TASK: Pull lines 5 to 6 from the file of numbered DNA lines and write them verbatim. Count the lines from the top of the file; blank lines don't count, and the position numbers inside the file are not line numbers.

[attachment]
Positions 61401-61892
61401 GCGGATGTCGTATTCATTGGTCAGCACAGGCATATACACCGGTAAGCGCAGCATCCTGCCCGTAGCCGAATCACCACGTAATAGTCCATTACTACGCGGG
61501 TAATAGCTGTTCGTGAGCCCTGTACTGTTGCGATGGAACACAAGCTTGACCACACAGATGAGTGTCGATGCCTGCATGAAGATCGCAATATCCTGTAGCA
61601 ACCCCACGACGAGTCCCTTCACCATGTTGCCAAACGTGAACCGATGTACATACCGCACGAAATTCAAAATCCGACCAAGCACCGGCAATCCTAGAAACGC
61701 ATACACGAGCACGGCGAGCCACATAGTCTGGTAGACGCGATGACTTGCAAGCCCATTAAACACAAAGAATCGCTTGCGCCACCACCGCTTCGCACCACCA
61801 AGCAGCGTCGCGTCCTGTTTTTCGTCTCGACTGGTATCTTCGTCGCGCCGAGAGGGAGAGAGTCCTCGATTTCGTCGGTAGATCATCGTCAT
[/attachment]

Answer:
61701 ATACACGAGCACGGCGAGCCACATAGTCTGGTAGACGCGATGACTTGCAAGCCCATTAAACACAAAGAATCGCTTGCGCCACCACCGCTTCGCACCACCA
61801 AGCAGCGTCGCGTCCTGTTTTTCGTCTCGACTGGTATCTTCGTCGCGCCGAGAGGGAGAGAGTCCTCGATTTCGTCGGTAGATCATCGTCAT